Zynga develops social games that work stand-alone on mobile phone platforms such as Apple iOS and Google’s Android and online through its website, Zynga.com, and social networking websites such as Facebook. Its best known game is FarmVille, which it launched in 2009.
Zynga’s chief operating officer exits company
Game publisher Zynga has announced the departure of several senior executives, including chief operating officer David Ko, as part of a management shake-up under new chief executive Don Mattrick.
The house cleaning comes a little more than a month after Mattrick, a former Microsoft executive, was named Zynga chief executive on July 3 and tasked with turning around the struggling game maker.
In a blog post published Tuesday, Mattrick, who replaced Zynga founder Mark Pincus, outlined a sprawling new management chart that named 13 executives from across the company as direct reports. None will report to Pincus, who now holds the title of chief product officer and owns a majority of voting shares.
Ten of the 13 executives reporting directly to Mattrick will be responsible for game development, the company said, signaling that Mattrick could be closely involved in the development of specific games.
“We are taking layers out of the executive rank to get senior leaders closer to important product initiatives,” Mattrick wrote in his blog.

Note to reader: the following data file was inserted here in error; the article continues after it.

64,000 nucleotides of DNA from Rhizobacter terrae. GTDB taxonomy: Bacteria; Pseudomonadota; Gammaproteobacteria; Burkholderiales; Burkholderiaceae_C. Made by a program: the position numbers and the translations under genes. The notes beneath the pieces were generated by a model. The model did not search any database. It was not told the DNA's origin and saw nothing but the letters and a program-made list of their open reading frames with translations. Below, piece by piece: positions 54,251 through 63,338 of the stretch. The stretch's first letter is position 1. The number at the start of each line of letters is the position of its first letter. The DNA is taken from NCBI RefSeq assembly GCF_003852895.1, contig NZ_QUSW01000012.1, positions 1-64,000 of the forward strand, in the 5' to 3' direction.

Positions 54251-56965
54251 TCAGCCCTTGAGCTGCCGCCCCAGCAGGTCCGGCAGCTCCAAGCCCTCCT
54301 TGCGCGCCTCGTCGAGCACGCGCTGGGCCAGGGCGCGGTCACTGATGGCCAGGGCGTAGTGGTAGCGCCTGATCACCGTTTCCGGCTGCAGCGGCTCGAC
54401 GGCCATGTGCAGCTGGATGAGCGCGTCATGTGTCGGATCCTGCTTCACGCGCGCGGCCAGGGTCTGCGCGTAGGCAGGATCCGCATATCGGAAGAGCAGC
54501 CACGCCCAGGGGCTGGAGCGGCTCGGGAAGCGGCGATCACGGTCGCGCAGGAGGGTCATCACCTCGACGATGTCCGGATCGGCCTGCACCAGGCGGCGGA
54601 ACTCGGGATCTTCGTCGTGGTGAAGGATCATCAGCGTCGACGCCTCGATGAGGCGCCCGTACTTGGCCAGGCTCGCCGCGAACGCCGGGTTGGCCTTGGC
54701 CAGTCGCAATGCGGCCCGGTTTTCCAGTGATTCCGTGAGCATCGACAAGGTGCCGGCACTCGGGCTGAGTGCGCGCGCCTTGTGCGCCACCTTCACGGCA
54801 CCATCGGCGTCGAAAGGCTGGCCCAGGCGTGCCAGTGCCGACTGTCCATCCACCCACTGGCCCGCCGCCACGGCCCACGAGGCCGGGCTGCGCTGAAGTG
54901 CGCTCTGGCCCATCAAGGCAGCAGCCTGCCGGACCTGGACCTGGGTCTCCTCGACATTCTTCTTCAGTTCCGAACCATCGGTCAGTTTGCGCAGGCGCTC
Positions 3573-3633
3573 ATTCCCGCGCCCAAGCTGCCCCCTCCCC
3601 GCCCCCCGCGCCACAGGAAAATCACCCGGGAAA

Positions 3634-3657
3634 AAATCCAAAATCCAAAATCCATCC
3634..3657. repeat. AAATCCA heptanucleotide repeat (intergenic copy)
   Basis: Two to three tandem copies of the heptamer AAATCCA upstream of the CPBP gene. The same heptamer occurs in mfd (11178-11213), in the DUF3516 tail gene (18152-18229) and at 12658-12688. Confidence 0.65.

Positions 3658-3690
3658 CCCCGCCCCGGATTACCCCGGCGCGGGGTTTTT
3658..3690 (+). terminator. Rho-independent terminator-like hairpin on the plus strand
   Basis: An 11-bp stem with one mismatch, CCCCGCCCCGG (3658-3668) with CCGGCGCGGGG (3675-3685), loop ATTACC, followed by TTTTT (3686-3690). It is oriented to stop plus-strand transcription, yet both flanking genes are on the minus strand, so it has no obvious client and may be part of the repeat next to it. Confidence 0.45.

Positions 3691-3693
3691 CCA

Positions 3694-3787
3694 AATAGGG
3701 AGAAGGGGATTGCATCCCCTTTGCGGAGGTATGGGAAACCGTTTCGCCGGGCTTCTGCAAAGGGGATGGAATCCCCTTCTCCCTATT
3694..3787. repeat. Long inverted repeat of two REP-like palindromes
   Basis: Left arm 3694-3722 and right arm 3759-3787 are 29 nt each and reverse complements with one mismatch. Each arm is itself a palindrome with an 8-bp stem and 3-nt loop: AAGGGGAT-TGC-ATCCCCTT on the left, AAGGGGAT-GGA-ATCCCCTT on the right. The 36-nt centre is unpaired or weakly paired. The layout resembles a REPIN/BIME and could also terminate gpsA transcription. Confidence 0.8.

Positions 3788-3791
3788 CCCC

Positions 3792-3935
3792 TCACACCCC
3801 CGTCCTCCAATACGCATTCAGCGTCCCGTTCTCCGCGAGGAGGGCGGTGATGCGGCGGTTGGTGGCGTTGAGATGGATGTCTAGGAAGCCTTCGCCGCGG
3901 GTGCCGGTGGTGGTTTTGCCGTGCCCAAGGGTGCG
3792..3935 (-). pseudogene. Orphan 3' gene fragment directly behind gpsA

“Over the past month, I have had a chance to interact with a cross section of our employees and have been able to get a general sense of the calibre of people working here, the passion for winning and desire to get Zynga back to a strong leadership,” Mattrick wrote. “Zynga is an amazing company and has tremendous potential for future growth.”
Mattrick unveiled his new team 24 hours before Zynga’s quarterly all-hands meeting on Wednesday, when he is expected to field extensive questions from employees for the first time about his strategic vision.
The company, which has suffered from sagging morale during several quarters of worsening performance and repeated waves of layoffs, is not expected to announce any additional staffing cuts on Wednesday, people briefed on the matter said.
Although Wall Street analysts have pushed the company to downsize, Mattrick played down the need for further cuts in July in his first public comments.
Mattrick has also asserted his authority by aborting the struggling game company’s long-running effort to break into the real-money gambling business.
Ko, a Yahoo veteran, had been swiftly promoted by Pincus, who gave him oversight of mobile games and later, purview over game development across the company.
Cadir Lee, the chief technology officer, and Colleen McCreary, the chief people officer, will also leave, Mattrick said.